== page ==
Melissa Ward
Sr. Business Analyst - Regulatory Affairs

Welcome to another edition of Regulatory Roundup, a monthly blog where I summarize the latest regulatory updates affecting the telehealth industry. Let’s take a look at what happened in April. 

virtual care regulation

Federal

US House Bill 7383 – Continuing Medical Education AccessIntroduced

This bill would establish a program to ensure primary care physicians and other providers at federally qualified health centers (FQHCs) and rural health clinics (RHCs) have access to accredited continuing education. It also would provide training and support to allow providers to practice at the top of their license and improve care for patients in underserved areas.  

US House Bill 7236 – Availability of Medicaid ServicesIn Energy and Commerce Committee

This bill seeks to guide states on expanding the provision of mental, emotional, and behavioral health services to Medicaid beneficiaries. It would include descriptions of best practices for running effective programs, service provision for underserved communities, and recruitment and retention of providers.  

One year after enactment, the secretary of Health and Human Service must issue guidance to states on best practices to sustain and enhance the availability of telehealth services covered by state plans or waivers of such plans. 

virtual care regulation

By State

Alabama House Bill 423 – The Practice of Medicine – Enacted

The enacted bill allows physicians to establish a physician-patient relationship without a prior in-person visit. It also requires a physician or practice group that provides telehealth services more than four times in a 12-month period to the same patient for the same medical condition without resolution; the physician shall do one of the following: 

  • See the patient in person within a reasonable time, which shall not exceed 12 months. 
  • Appropriately refer the patient to a physician who can provide the in-person care within a reasonable amount of time, which shall not exceed 12 months. 
  • Each pregnancy shall be considered a separate or new condition. 
  • The term “practice group” shall mean, at a minimum, a group of providers who have access to the same medical records.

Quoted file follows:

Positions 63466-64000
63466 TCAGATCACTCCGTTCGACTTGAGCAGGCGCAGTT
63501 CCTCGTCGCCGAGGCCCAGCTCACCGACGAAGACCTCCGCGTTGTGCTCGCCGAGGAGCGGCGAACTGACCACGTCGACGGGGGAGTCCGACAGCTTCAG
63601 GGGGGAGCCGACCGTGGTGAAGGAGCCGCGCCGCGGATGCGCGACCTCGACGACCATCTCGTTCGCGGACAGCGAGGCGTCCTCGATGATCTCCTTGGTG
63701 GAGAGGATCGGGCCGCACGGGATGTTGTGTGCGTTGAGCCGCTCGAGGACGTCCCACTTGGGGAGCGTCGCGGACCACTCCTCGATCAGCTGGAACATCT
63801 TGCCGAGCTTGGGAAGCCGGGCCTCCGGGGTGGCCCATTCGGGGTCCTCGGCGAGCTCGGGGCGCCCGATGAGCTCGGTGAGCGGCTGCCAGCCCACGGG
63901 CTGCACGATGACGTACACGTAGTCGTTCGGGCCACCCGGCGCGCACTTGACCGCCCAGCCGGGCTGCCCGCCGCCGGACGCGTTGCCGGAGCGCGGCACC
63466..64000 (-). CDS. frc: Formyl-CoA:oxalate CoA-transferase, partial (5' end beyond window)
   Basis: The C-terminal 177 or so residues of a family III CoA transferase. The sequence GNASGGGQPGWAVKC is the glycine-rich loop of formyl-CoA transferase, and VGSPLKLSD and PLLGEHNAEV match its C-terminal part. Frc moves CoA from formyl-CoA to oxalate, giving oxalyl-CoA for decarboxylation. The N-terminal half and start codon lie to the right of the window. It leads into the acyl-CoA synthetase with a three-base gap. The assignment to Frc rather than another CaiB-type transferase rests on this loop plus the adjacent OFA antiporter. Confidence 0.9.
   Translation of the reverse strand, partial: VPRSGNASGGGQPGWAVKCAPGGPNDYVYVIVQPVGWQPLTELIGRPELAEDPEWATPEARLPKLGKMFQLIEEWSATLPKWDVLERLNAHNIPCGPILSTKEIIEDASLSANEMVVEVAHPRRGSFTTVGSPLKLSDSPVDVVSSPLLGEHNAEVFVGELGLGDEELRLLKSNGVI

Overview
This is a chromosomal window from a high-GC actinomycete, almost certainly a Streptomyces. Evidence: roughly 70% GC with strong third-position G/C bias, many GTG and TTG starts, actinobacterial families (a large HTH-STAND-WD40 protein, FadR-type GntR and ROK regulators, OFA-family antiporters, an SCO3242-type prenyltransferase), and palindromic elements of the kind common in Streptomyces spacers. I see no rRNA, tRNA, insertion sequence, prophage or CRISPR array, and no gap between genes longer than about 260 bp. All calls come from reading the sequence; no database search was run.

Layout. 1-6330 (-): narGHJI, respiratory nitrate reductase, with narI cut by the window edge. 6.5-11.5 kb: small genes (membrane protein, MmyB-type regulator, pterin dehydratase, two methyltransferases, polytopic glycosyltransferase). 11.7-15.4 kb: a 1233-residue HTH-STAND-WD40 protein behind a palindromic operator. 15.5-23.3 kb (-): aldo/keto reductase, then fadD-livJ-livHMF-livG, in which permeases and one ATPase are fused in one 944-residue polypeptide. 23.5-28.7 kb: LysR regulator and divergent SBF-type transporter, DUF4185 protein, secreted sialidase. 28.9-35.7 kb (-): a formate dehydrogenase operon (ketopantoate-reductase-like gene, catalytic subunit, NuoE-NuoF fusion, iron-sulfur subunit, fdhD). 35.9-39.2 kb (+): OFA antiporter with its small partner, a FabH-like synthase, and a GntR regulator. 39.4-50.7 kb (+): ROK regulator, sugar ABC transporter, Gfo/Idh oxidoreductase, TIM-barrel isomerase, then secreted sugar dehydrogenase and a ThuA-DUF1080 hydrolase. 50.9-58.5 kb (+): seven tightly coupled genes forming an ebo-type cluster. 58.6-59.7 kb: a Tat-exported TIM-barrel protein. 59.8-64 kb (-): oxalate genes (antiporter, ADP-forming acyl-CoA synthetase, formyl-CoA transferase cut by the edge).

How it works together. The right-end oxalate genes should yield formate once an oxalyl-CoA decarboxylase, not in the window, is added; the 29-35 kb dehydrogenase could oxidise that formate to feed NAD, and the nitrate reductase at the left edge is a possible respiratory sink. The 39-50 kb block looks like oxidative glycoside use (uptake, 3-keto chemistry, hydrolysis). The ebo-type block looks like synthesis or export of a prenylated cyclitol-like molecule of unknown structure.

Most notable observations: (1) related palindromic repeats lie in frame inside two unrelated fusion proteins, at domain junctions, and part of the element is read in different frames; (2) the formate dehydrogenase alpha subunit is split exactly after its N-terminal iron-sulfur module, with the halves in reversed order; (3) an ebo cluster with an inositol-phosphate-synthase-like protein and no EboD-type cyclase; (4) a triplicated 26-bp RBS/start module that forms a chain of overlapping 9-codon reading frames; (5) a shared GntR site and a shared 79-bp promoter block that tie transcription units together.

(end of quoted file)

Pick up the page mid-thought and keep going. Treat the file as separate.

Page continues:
• The Board of Medical Examiners, by rule or otherwise, may provide for exemptions to the requirement that are no more restrictive than the provisions of this article.  

Minnesota Senate Bill 3501 – Physician Assistants (PAs) – Failed & Indefinitely Postponed

This would have added physician assistants to specific healthcare and insurance statutes. It would have ensured that all benefits provided by a policy for medical treatment or services must include services provided by PAs. It would have also allowed PAs and advanced practice registered nurses to verify disabilities in certain circumstances. 

Mississippi Senate Bill 2738 – Revise Telemedicine CoverageEnacted

This bill revises the definition of telemedicine to match the law requiring health insurance and employee benefit plans to cover and reimburse telemedicine when properly coded. The updated definition of telemedicine reads as follows: 

(d) “Telemedicine” means the delivery of healthcare services such as diagnosis, consultation, or treatment through the use of HIPAA-compliant telecommunication systems, including information, electronic and communication technologies, remote patient monitoring services and store-and-forward telemedicine services. Telemedicine, other than remote patient monitoring services and store-and-forward telemedicine services, must be “real-time” audiovisual capable. The Commissioner of Insurance may adopt rules and regulations addressing when “real-time” audio interactions without visuals are allowable, which must be medically appropriate for the corresponding healthcare services being delivered. 

New Hampshire Senate Bill 382 – Telehealth Licensure Requirements – In 2nd Committee

This bill would require out-of-state healthcare professionals providing telehealth to be licensed, certified, or registered by the appropriate NH licensing body when treating patients located in the state. This requirement does not apply to out-of-state physicians providing consultation services to a physician licensed in the state that bears responsibility for the patient’s care. 

Rhode Island Regulation – Licensure and Discipline of Physicians – Effective 4.24.22

While the definition of telemedicine includes asynchronous adaptive interview and store-and-forward, the standard of care indicates that “Asynchronous evaluation of a patient, without contemporaneous real-time, interactive exchange between the physician and patient, is not appropriate.”  

After the first violation, physicians are subject to fines not to exceed $1,000. 

Disclaimer:
This information, and any other information, content or other materials (collectively “Information”) we provide, does not, and is not intended to, constitute legal advice; instead, all Information is provided for general informational purposes only. The Information may not constitute the most up-to-date legal or other information.  Readers should contact their attorney to obtain advice with respect to any particular legal matter. No reader or user of any Information should act or refrain from acting on the basis of Information without first seeking legal advice from counsel in the relevant jurisdiction. Only your individual attorney can provide assurances that the Information – and your interpretation of it – is applicable or appropriate to your particular situation. Use of, or access to, the Information does not create an attorney-client relationship between the reader or user, and the author or provider of the Information.

Tags: Industry

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